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Donald Trump has filed a lawsuit against his own niece & journalists from the New York Times due to their release of his tax information. Will he win?

Why is Donald Trump suing his family?

Former President Donald Trump filed a lawsuit in New York state court Tuesday against his niece Mary Trump, as well as several New York Times journalists, for the exposure of his tax information that was distributed in numerous New York Times articles.

The tax information revealed not shocking but still disappointing details including Trump’s payment of little to no taxes. Yet, Donald Trump is alleging that these documents were obtained illegally and will be seeking financial damages from the defendants, including his own niece.

Trump claims niece broke a settlement agreement

Donald Trump’s lawsuit alleges that Mary Trump’s release of the tax information to the New York Times created an illegal violation of contract, amongst other accusations, because the disclosure supposedly infringed a 2001 settlement agreement among the Trump family.

In the legal documents, Donal Trump claims that the 2001 settlement within the Trump family restricts members from sharing such information like his minimal tax payments. Additionally, Trump’s lawsuit alleges that his niece conspired with the New York Times to obtain the tax information due to being “motivated by a personal vendetta”.

It’s been detailed that although the damages Donald Trump is seeking hasn’t been announced yet, it’s believed it will be no less than $100 million. The exact amount of damages will not be determined until the trial.

Allegations that the Times “relentlessly sought out Mary Trump”

Donald Trump’s lawsuit also accuses the Times’ journalists of “tortious interference” with the family settlement in how they “relentlessly sought out Mary Trump and intentionally procured her breach of the Settlement Agreement.” The journalists cited as defendants in the lawsuit are Susanne Craig, David Barstow, and Russ Buettner.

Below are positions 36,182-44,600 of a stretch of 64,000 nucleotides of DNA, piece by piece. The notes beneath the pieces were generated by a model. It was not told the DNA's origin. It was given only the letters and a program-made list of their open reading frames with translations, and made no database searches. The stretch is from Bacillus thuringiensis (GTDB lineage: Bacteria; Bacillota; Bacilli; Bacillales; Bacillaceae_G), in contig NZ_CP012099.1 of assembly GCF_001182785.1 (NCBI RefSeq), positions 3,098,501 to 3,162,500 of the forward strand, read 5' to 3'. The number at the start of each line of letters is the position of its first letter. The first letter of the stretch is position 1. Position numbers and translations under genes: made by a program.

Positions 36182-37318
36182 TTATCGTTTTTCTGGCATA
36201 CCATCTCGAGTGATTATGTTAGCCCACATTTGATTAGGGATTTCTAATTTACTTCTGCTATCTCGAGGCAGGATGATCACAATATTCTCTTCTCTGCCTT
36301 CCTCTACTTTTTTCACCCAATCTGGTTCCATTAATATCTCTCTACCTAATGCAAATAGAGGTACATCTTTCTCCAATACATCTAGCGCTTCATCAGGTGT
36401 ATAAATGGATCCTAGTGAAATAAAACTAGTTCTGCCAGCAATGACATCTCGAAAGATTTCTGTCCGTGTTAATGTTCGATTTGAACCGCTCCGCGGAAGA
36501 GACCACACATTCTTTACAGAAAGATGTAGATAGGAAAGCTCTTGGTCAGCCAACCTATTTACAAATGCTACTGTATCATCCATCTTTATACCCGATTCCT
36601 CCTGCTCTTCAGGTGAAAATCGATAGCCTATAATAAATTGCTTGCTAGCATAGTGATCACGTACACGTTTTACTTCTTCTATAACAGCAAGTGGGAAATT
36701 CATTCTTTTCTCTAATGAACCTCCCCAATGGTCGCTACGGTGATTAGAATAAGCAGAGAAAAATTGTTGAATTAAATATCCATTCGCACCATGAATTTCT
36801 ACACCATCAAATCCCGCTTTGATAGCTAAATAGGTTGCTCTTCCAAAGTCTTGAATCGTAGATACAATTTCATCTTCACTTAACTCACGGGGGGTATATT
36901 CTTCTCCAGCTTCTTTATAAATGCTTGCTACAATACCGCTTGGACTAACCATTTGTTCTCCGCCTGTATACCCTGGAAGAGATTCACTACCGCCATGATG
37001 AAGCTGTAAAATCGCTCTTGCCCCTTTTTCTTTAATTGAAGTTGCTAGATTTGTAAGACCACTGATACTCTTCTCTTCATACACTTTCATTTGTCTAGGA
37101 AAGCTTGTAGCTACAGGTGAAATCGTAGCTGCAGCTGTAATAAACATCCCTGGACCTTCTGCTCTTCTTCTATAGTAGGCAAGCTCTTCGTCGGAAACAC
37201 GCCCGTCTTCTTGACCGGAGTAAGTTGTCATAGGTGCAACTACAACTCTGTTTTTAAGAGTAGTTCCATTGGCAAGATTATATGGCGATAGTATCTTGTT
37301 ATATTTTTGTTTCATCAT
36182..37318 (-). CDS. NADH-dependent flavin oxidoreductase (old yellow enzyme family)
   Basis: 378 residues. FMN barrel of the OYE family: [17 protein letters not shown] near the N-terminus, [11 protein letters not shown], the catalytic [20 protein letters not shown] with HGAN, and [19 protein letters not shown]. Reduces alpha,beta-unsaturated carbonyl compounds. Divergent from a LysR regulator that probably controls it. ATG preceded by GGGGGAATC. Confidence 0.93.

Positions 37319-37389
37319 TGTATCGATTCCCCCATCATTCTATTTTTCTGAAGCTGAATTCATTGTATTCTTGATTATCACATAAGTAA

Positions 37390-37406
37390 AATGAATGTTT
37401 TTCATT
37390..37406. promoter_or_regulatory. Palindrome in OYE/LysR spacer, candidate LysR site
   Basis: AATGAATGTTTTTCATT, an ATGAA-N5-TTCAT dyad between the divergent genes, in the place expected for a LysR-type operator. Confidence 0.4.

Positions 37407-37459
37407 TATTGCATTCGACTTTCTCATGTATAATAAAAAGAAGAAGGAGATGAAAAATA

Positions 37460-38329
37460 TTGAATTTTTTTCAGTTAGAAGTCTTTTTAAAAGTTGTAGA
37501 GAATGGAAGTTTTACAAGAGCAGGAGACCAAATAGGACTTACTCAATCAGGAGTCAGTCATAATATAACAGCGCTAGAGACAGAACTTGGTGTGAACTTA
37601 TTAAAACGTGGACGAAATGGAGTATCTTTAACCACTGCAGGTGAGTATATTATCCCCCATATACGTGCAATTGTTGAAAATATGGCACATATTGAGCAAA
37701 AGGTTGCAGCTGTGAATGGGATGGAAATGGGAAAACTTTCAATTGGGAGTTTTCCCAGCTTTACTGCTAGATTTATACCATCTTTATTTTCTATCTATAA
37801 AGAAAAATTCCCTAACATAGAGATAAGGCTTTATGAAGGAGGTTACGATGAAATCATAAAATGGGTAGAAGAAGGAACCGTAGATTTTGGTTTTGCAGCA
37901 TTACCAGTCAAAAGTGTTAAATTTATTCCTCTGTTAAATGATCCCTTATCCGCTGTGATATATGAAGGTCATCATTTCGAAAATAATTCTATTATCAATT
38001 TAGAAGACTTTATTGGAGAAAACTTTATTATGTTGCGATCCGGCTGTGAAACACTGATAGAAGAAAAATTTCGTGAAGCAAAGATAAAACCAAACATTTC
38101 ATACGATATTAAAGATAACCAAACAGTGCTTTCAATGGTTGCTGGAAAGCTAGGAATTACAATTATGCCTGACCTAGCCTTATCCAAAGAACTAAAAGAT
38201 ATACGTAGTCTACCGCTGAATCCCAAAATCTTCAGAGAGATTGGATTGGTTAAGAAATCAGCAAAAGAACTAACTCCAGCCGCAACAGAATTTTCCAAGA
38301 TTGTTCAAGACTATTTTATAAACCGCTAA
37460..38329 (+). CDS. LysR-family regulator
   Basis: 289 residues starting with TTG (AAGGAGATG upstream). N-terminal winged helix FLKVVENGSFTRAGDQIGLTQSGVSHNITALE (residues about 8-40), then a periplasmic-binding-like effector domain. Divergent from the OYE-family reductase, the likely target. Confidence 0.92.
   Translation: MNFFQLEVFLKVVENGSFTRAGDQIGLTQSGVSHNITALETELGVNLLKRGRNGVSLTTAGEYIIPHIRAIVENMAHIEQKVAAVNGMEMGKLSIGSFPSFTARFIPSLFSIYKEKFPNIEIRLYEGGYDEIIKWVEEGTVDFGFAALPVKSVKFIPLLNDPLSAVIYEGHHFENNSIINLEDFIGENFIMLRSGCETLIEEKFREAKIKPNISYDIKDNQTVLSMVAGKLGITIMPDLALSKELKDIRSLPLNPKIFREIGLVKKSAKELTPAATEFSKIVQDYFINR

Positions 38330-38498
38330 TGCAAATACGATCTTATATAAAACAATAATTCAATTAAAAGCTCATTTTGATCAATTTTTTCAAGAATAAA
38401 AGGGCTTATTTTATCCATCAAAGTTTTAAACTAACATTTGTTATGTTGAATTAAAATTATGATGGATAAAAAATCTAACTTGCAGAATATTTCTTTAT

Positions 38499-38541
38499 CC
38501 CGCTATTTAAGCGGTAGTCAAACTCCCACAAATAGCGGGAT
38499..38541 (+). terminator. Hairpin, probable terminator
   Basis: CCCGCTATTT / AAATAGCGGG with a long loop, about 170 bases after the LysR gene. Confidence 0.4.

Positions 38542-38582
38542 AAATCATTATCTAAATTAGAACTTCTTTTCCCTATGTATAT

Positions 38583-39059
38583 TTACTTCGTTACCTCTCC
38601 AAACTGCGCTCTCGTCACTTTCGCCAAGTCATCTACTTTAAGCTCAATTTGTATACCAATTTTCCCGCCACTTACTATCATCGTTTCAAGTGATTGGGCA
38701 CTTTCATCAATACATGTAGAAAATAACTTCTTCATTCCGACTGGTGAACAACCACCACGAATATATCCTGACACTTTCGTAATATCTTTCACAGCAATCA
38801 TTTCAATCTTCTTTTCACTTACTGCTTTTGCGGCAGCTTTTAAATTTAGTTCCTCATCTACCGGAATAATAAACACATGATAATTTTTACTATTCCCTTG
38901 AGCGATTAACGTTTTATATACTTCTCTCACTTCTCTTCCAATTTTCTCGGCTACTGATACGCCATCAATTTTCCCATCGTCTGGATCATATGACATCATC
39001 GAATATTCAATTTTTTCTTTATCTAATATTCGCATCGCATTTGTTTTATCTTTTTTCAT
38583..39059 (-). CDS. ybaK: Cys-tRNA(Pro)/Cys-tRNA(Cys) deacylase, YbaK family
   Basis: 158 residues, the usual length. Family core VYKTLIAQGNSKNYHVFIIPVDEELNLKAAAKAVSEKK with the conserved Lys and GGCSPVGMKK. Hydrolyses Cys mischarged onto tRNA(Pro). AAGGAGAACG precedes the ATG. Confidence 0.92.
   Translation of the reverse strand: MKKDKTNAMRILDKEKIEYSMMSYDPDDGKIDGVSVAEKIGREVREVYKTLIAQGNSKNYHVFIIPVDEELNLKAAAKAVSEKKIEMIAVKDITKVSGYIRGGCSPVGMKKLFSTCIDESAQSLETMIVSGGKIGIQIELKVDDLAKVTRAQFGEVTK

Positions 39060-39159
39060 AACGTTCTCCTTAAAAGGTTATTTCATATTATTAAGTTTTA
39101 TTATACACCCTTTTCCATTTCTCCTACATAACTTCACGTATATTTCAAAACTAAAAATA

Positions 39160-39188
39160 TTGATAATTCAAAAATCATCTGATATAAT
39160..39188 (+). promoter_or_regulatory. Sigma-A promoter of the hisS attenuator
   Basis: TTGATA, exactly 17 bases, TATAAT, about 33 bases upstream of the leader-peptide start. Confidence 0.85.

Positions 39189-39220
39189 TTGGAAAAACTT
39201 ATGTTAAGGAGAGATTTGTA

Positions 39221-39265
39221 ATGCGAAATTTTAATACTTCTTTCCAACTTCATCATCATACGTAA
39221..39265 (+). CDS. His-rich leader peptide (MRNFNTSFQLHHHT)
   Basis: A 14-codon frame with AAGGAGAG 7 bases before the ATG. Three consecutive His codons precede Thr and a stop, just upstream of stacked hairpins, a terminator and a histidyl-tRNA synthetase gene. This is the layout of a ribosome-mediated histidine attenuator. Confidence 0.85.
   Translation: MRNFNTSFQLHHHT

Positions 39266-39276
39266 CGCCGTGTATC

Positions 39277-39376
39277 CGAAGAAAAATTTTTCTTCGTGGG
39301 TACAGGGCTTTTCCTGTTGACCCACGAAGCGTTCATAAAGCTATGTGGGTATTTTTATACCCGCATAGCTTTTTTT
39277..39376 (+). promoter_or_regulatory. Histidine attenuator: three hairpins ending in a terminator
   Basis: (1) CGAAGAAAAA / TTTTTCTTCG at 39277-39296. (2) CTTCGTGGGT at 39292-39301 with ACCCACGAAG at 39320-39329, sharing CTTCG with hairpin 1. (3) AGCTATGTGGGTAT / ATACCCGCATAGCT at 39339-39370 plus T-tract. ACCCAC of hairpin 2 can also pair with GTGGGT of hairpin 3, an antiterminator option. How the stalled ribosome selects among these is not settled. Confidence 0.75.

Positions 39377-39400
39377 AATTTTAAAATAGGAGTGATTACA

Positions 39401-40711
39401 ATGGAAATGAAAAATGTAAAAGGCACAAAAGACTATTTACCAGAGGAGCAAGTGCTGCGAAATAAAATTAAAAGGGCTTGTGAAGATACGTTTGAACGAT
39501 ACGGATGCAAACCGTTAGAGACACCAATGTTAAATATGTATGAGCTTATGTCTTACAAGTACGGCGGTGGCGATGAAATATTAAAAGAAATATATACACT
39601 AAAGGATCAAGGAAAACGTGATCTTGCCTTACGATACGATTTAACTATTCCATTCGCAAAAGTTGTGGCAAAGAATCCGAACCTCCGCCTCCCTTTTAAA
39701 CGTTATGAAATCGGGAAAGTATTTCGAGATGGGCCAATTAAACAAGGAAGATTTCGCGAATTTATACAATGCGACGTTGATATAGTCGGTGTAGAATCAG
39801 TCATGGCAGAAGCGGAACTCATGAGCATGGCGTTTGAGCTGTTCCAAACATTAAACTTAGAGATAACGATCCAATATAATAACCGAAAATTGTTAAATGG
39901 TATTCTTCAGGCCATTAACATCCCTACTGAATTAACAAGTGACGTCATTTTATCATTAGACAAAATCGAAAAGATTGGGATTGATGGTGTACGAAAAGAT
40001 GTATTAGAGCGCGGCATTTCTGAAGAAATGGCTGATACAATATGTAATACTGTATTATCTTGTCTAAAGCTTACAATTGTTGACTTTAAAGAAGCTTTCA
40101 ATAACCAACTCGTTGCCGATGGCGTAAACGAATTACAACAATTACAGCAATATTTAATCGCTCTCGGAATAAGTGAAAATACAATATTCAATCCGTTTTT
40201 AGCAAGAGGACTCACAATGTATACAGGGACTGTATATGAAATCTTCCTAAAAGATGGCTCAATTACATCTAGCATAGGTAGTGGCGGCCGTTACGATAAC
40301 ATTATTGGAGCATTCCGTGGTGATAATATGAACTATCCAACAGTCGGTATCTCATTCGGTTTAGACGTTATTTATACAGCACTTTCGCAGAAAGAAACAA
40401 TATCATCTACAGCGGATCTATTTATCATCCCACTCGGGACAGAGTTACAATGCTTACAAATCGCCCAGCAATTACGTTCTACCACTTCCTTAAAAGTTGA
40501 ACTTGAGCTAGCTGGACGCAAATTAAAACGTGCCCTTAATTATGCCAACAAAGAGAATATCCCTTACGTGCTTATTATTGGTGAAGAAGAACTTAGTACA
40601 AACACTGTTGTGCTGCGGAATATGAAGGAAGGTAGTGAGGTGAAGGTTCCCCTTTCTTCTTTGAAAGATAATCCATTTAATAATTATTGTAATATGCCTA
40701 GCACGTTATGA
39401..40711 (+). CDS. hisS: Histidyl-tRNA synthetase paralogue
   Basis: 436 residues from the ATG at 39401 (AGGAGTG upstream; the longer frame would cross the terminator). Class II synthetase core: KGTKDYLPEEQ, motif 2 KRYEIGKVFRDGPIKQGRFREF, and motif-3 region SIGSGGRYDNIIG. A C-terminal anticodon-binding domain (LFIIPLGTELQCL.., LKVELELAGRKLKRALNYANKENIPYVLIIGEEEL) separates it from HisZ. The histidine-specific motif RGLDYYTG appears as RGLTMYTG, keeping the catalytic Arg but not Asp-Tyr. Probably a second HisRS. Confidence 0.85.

“The actions of Mary Trump and The Times Defendant were motivated, at least in part, by their actual malice towards Plaintiff,” the lawsuit asserts. It claims that the New York Times journalists “unjustly reaped significant personal, professional and/or business-related benefit(s), including, but not limited to, monetary gain, fame, acclaim, notoriety, inflated market valuation, increased revenue, and/or career advancement.”

Donald Trump is also arguing that the reporters who approached Mary for the tax documents are just as legally responsible for disclosing the confidential documents as Mary is. With countless policies in place to assure that publications are free to release such material, it will be difficult for Trump to prove.

Mary Trump and journalists respond to lawsuit

In a statement, Mary Trump said, “I think he is a loser, and he is going to throw anything against the wall he can. It’s desperation. The walls are closing in and he is throwing anything against the wall that he thinks will stick. As is always the case with Donald, he’ll try and change the subject.”

A spokesperson for the New York Times also released a statement that said the newspaper’s “coverage of Donald Trump’s taxes helped inform citizens through meticulous reporting on a subject of overriding public interest. This lawsuit is an attempt to silence independent news organizations and we plan to vigorously defend against it.”

According to The New York Times, the Pulitzer Prize-winning reporters involved conducted an eighteen-month investigation of Trump’s finances that “debunked his claims of self-made wealth and revealed a business empire riddled with tax dodges.”

However, at the time, Donald Trump dismissed the story as a “very old, boring and often told hit piece.” Yet, he never directly argued that any of the findings were false. Trump’s lawyer Charles Harder said at the time that “The New York Times’ allegations of fraud and tax evasion are 100 percent false, and highly defamatory.” With this lawsuit, it seems that the tax documents had more truth than he was willing to let on.

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